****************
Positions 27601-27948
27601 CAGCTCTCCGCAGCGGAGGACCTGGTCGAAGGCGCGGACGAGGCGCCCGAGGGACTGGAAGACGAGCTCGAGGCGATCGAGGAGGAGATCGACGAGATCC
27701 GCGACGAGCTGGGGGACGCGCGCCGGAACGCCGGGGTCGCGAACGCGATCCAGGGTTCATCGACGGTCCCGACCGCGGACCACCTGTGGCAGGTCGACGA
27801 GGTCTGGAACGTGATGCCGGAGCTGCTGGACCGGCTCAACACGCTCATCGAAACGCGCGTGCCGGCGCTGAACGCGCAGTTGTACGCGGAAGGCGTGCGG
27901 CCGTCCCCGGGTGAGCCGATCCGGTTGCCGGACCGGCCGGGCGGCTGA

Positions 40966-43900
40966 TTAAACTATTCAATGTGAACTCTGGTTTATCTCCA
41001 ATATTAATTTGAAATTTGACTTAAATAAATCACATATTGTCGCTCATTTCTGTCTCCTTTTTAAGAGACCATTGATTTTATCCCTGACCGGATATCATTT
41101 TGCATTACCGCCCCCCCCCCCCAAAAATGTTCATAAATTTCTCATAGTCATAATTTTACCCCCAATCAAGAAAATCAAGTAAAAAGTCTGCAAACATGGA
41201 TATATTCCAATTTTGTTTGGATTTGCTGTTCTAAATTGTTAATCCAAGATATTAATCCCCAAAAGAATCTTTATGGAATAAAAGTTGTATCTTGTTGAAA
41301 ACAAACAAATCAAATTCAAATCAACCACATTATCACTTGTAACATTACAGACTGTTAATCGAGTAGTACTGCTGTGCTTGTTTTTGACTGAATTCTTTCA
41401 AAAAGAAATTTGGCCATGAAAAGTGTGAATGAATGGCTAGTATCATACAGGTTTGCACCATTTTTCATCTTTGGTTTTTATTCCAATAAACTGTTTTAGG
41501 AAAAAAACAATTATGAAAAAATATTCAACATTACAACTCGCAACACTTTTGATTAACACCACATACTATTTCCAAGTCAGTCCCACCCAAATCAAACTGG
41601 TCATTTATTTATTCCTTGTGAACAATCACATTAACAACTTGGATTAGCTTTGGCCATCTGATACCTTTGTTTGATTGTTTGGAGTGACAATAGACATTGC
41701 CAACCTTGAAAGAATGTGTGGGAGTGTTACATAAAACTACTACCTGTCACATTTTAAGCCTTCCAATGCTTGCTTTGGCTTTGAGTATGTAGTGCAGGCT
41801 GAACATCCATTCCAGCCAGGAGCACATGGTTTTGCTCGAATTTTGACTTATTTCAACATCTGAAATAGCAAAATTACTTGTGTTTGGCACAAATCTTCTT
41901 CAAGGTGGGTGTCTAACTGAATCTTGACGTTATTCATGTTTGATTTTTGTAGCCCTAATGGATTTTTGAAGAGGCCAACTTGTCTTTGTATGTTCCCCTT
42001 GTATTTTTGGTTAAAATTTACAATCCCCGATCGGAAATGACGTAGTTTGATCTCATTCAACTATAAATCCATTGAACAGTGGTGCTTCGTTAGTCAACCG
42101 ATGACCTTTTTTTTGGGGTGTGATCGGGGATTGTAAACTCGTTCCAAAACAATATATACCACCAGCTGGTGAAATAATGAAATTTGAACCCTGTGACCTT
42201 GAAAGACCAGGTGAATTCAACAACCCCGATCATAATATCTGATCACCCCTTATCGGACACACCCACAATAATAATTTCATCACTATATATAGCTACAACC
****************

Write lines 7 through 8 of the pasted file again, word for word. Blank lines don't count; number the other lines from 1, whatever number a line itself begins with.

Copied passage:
40966 TTAAACTATTCAATGTGAACTCTGGTTTATCTCCA
41001 ATATTAATTTGAAATTTGACTTAAATAAATCACATATTGTCGCTCATTTCTGTCTCCTTTTTAAGAGACCATTGATTTTATCCCTGACCGGATATCATTT